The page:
Lucy (Luc Besson, 2014). Though based on a half-baked idea from the rambunctious mind of its director rather than anything that originally appeared on a printed page, Lucy can make a claim on being one of the best comic book movies of the past year, in that it establishes and locks in on its own suspicious and imaginative logic and then lets all other rules fall away in favor of what’s most thrillingly entertaining in any given moment. Scarlett Johansson plays the title character, a young woman whose scruffy boyfriend gets her ensnarled in a situation in which she’s an unwilling drug mule, carrying a strange new drug for ruthless Taiwanese gangsters. When the package holding the illicit substance bursts inside it, it winds up ramping up her brain power to the point that she has an ever expanded variety of superhuman abilities at her disposal. It’s utter nonsense, blithely, joyously so. Johansson is markedly good in the early scenes as a unremarkable woman in way over her head, but as the film progresses, she’s has to settle for the same fiercely focuses and yet slightly disaffected allure that is her default mode. It’s amusing to think that Besson might be deliberately trying to take Johannson’s three preceding roles — the exponential cognitive expansion towards godhood of Samantha in Her, the casual, mildly perturbed kick-ass capability of Natasha in Captain America: The Winter Soldier, and the otherworldly danger of “Laura” in Under the Skin — and trying to fold them all into one delectable batter.
Nightcrawler (Dan Gilroy, 2014). Jake Gyllenhaal is darkly electrifying as a hungry schemer whose indifferent attachment to morality makes him an ideal candidate to film human misery in all its forms for the nightly news in Los Angeles. Stumbling into the profession of freelance video journalist, Gyllenhaal’s character insinuates himself into the sphere of a desperate news producer (Rene Russo) on the night shift of a local station, getting into grimmer and grimier territory as the film goes on. Gilroy, a longtime screenwriter making his feature directorial debut, doesn’t have complete command of his film, often pitching it awkwardly and uncertainly between pitch black satire and stern drama. No amount of muddled storytelling is going to obscure what Gyllenhaal pulls off.
The Homesman (Tommy Lee Jones, 2014). This downbeat western is the second feature film from Jones as a director, and it bears its creator’s tendency towards terse directness. When three different women (Grace Gummer, Miranda Otto, and Sonja Richter) in a frontier town succumb to different levels of mental illness, they are effectively banished to a church out east that is willing to take them in. With their husbands unwilling or otherwise resistant to accompany them on the journey, a local spinster (Hilary Swank) agrees to take on the task, eventually recruiting a battered scalawag to help her at the reins. Based on a Glendon Swarthout novel, the screenplay (co-written by Jones) is appropriately fixated on the way the American pioneer culture was quick to disregard women. It’s admirable, a little bleak, and more than a little inert. Swank’s characterization never completely gels, and Jones relies a little too heavily on his most familiar mannerisms. Ambitious as it may be, the film plainly doesn’t work.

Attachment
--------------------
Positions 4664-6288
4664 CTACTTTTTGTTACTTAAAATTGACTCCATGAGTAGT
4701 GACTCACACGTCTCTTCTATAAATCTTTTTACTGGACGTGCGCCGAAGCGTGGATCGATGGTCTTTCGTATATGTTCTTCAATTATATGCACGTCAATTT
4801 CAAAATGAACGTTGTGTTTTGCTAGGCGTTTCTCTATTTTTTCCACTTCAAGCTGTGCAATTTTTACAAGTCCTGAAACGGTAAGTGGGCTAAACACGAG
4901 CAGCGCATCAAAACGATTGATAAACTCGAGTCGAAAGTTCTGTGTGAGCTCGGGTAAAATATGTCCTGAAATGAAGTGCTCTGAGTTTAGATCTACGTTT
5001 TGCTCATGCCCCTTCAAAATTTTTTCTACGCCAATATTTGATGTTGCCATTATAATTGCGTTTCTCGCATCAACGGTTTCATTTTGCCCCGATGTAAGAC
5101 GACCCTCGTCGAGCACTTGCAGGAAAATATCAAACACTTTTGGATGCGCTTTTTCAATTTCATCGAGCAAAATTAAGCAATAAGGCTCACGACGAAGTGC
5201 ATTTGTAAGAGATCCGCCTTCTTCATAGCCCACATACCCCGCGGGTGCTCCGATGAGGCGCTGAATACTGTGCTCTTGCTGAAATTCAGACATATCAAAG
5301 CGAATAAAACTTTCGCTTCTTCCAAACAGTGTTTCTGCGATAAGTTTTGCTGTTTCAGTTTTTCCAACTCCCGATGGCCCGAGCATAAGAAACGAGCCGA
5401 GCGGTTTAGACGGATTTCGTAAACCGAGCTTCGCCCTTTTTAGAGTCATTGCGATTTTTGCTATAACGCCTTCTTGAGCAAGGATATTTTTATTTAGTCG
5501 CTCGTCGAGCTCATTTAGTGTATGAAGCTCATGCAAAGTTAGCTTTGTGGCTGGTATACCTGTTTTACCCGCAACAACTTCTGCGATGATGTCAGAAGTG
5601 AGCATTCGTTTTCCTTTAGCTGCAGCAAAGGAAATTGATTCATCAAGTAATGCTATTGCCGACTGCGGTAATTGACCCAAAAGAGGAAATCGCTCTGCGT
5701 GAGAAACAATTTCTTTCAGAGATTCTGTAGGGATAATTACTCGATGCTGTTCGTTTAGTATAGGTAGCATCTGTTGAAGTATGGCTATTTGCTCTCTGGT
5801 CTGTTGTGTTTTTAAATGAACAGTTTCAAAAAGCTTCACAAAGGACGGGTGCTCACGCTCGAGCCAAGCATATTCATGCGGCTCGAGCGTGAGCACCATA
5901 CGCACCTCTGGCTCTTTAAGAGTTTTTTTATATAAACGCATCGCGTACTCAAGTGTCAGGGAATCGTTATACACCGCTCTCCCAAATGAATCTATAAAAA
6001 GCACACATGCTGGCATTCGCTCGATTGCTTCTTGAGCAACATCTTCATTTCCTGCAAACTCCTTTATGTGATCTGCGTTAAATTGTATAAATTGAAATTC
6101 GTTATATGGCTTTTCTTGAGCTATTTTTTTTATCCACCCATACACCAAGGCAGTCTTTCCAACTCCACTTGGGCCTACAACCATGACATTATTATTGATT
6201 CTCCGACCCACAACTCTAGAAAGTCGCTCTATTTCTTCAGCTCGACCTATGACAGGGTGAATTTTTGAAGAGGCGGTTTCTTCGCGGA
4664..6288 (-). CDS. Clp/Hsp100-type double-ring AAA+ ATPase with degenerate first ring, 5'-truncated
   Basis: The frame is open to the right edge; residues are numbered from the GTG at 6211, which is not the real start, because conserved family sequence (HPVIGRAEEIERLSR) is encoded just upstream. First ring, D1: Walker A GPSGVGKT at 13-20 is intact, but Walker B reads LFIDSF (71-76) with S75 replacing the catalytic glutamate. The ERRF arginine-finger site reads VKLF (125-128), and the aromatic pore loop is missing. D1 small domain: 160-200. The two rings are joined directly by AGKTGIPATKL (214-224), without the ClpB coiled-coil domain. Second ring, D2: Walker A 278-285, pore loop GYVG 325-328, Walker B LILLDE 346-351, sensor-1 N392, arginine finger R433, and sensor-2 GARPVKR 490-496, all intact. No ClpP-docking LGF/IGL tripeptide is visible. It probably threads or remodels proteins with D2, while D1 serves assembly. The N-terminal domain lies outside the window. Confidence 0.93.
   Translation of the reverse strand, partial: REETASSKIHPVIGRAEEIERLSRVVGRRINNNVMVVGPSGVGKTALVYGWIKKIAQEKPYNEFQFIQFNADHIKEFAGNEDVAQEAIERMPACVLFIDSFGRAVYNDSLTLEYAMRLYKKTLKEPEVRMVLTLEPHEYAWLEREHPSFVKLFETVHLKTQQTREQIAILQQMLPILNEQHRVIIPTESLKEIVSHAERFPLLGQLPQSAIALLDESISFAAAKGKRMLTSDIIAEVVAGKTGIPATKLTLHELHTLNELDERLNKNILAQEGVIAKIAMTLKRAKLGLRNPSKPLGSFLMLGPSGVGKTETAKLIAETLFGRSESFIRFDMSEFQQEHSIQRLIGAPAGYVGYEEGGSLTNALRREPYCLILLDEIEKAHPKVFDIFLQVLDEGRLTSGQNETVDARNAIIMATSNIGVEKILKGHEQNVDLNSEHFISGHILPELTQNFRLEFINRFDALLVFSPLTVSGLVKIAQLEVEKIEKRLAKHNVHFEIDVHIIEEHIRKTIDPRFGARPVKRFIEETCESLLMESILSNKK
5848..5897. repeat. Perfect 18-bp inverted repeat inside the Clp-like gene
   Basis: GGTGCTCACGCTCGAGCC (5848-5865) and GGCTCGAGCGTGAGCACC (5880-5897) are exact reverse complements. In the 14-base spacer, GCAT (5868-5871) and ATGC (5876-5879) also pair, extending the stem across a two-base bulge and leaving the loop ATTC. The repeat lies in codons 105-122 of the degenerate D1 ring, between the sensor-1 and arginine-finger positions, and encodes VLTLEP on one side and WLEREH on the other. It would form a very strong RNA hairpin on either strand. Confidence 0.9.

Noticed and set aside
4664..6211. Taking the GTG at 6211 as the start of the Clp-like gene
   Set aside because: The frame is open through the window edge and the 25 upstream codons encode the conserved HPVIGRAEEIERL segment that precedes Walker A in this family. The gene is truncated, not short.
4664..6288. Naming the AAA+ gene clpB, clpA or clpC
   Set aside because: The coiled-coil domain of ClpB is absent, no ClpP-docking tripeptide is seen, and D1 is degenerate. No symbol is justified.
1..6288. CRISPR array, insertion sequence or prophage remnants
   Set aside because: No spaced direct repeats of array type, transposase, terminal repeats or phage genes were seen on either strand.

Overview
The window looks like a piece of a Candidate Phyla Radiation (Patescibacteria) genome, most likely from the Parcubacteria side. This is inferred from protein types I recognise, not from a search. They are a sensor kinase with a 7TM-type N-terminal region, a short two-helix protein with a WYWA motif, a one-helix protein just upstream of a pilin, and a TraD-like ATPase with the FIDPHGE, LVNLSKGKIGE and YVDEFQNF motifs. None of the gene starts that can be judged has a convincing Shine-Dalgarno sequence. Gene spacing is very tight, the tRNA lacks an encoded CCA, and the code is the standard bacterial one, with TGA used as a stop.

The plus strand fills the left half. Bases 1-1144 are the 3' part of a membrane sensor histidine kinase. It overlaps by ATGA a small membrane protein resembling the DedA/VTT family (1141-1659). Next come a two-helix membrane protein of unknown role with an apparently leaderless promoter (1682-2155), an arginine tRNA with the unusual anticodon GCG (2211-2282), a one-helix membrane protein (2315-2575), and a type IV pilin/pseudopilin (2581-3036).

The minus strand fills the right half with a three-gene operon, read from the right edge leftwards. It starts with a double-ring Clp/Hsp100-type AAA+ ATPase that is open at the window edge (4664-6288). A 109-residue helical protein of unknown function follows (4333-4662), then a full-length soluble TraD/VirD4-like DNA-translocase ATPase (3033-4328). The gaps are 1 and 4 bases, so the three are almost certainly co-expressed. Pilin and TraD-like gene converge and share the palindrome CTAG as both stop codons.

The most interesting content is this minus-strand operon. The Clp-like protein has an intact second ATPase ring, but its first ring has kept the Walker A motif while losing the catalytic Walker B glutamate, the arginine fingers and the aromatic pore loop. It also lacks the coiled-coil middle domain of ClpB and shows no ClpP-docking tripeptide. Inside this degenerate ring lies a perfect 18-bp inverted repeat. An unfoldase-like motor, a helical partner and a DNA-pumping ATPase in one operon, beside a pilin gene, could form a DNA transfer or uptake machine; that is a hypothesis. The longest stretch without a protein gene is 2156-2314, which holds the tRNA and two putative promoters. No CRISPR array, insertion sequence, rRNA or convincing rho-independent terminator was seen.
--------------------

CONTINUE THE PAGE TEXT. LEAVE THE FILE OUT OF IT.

The Monuments Men (George Clooney, 2014). Clooney’s directing career has been a study in diminishing deftness. He made a smashing debut with Good Night, and Good Luck. and then has looked more and more clumsy with every subsequent outing. Based on a non-fiction tome tracing the efforts of some unlikely soldiers trying to rescue the great art of Europe from the destructive impulses of the Nazis at the end of World War II, The Monuments Men feels like a terrific story poorly told. Clooney and his regular screenwriting partner, Grant Heslov, hopscotch around individual incidents without ever settling on a satisfying through line or giving the film any emotional heft. It sets up characters right before knocking them down, in the manner of countless war films, with no impact. Most dishearteningly, Clooney squanders a cast of ringers, providing practically nothing to do for everyone from Cate Blanchett to Bill Murray. Clooney himself gives the weakest performance. It’s the sort of disinterested, slightly smug work that defined his big screen work until Steven Soderbergh turned him around with Out of Sight.
Only Lovers Left Alive (Jim Jarmusch, 2014). Jarmusch evokes the endearingly shaggy freedom on his mid-eighties to early-nineties heyday, when his films brimmed with surprise. The difference is that Only Lovers Left Alive is also swimming in lush style, befitting a story of vampires who’ve been roaming the world for centuries, evidently always seeking out the coolest pieces of every era. Tom Hiddleston oozes blasted charisma as a sloping, goth musician and Tilda Swinton is practically playing herself as his wife, a woman who wears outfits like portable houses. There’s also a flinty supporting performance by John Hurt, who seems devoted to spending his seventies playing wild, weathered men smothered in bushels of facial hair, and bless him for it. In the end, it’s a lot of mood and humor so dry it nearly gasps, but it could use a plot. Even though Jarmusch specializes in this sort of loose structure, enough of the rest of the film is so artfully constructed that it would have been nice if he’d found his way to a story that followed suit.